Your employer is not allowed to sack you just because you have a medical condition. Companies have to make ‘reasonable adjustments’ to allow people with a long term condition to do their job. But they can take action if your attendance or performance are affected. If you think this might happen, it could help to speak to someone at work and find out if any changes can be made before there is a problem.
- Decide who to tell.
Ideally, you should be able to talk to your manager about your condition. If your organisation has a human resources (HR) department it can help to talk to them about your concerns and ask them to explain company policies. Anyone you tell about your liver condition should keep the information confidential.
What to do if you experience stigma at work:
- If a colleague is making thoughtless comments, explain the impact.
Many people won’t realised that stigmatising attitudes are harmful and based on false assumptions. Sharing the impact of stigma can make people think about what they say and even change attitudes.
- Keep notes
It is a good idea to keep notes of what happens, especially if you think there could be a long term problem with stigma in your workplace. Being able to refer back to specific event or comments can help if you ever need to make a complaint or challenge a decision.
“I have been sidelined for work opportunities … This is in their view to protect me but I am capable of making those decisions about myself”
- Speak to someone who can help.
If speaking to an individual isn’t enough you can raise the problem with your manager or HR team.
Other sources of advice on workplace rights:
In the UK, a lot of our social activities are based around food and alcohol. This can be very difficult if you have a liver condition and need to be careful about what you eat and drink. It is often assumed that everyone will drink alcohol at work or social events. Even greetings cards and gifts carry pictures and slogans about alcoholic drinks.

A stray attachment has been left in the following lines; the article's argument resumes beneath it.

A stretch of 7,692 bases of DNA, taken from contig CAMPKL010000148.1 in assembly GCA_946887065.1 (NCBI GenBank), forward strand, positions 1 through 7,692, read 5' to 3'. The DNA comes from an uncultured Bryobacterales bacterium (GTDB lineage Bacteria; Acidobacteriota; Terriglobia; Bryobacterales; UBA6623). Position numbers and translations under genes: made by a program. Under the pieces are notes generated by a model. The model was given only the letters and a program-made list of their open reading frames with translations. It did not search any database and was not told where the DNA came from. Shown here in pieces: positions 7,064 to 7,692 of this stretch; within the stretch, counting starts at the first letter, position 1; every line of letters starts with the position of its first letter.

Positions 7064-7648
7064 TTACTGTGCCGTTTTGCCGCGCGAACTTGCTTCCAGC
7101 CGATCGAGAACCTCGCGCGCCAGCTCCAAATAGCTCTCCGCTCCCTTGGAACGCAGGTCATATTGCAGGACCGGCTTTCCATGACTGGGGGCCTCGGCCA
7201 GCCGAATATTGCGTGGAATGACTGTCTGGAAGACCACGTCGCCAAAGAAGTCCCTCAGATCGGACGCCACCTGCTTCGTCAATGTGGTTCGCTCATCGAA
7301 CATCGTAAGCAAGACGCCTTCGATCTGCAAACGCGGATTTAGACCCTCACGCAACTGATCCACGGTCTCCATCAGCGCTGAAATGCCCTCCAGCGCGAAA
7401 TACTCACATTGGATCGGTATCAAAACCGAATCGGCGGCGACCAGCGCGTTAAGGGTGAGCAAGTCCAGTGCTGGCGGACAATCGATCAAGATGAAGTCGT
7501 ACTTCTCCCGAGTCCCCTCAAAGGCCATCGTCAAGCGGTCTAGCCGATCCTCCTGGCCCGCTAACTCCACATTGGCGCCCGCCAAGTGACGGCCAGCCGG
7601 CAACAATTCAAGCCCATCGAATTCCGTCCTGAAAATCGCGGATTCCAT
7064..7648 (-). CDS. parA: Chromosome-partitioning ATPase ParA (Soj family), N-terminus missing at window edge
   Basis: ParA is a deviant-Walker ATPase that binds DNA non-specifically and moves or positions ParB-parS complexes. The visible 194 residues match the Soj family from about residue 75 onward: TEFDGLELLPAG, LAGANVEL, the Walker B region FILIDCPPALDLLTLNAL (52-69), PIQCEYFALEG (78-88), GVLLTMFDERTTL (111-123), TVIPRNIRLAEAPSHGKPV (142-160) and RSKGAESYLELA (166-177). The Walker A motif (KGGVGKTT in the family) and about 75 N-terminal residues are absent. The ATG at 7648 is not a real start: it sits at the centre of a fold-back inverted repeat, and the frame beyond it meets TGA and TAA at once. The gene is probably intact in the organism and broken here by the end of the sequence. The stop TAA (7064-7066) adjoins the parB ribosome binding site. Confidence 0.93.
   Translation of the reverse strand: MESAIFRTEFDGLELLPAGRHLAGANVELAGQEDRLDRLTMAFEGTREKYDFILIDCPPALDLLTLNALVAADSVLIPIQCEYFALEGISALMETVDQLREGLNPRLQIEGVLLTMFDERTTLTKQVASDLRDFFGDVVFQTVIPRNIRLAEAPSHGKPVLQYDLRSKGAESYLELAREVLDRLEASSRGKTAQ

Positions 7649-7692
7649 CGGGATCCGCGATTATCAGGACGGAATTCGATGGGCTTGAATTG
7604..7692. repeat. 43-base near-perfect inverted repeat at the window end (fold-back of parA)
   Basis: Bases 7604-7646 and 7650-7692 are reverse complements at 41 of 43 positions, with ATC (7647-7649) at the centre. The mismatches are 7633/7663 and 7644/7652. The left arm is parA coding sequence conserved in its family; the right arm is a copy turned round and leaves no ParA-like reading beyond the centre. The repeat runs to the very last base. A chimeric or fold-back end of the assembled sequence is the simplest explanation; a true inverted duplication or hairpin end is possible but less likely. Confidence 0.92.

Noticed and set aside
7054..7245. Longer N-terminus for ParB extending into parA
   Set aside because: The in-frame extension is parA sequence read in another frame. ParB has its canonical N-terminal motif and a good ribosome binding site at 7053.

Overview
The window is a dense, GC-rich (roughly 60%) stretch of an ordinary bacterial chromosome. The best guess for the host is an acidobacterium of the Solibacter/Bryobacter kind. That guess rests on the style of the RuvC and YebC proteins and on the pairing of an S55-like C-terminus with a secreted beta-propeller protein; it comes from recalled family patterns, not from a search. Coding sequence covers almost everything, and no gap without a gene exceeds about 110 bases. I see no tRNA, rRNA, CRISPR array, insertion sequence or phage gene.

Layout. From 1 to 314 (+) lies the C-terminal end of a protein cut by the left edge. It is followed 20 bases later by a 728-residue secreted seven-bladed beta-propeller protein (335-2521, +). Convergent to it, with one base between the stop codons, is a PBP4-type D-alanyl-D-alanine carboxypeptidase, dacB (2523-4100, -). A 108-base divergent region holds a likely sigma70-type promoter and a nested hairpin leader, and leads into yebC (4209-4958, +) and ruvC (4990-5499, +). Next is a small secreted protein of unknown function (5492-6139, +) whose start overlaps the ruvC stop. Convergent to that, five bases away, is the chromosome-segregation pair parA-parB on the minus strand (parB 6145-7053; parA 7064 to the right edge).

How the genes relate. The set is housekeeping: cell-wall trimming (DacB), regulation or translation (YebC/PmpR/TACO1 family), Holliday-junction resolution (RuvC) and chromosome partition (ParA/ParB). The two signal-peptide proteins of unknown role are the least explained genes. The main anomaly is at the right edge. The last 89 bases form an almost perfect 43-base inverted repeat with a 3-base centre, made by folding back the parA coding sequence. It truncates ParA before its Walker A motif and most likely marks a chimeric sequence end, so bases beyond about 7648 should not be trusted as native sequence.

Yet the stigma against alcohol and obesity means it can be difficult to explain why you are cutting out alcohol or unhealthy foods. Around 7 in 10 people with a liver condition told us that stigma has a negative impact on their social life. 3 in 10 said that that had lost friends because of stigma.
“Friends think you can’t have fun without alcohol on social events”
Ways to deal with stigma in your social life:
- Give a simple explanation
Some people think it is ok to pressure others into drinking. They are wrong. You do not owe anyone an explanation if you are changing what you eat or stopping drinking. You have every right to simply say “no”. You could also say that you are cutting down to be healthier or that you can’t have alcohol because of medicine you are taking.
- Find supporters
If you are able to be open with someone about what you are experiencing, ask for help. They could try a healthier diet with you or help change the subject if someone else is demanding you drink.
“I am lucky that my friends care very much and try to help me when they can”
- Try something new
Try out activities that aren’t based around food or alcohol. This could be a sport or a craft. Anything where you can have fun with others but there isn’t an expectation that you will all be drinking.
- Be open, if you can
Stigma makes it much harder to be open about having a liver condition. But being open is also a way to stand up to that stigma. Showing others that liver disease is caused by many things, or that it can happen to someone just like them, breaks down false beliefs and stereotypes. It also makes it easier for others to consider if they may have a problem and need help.
More than 1 in 5 people in the UK are at risk of developing liver disease so you are not alone.
People with liver disease, whatever the cause, should be supported not judged. Let’s end the stigma.
Sign up to our campaign, and stand with us today to Stamp out Stigma.Add your name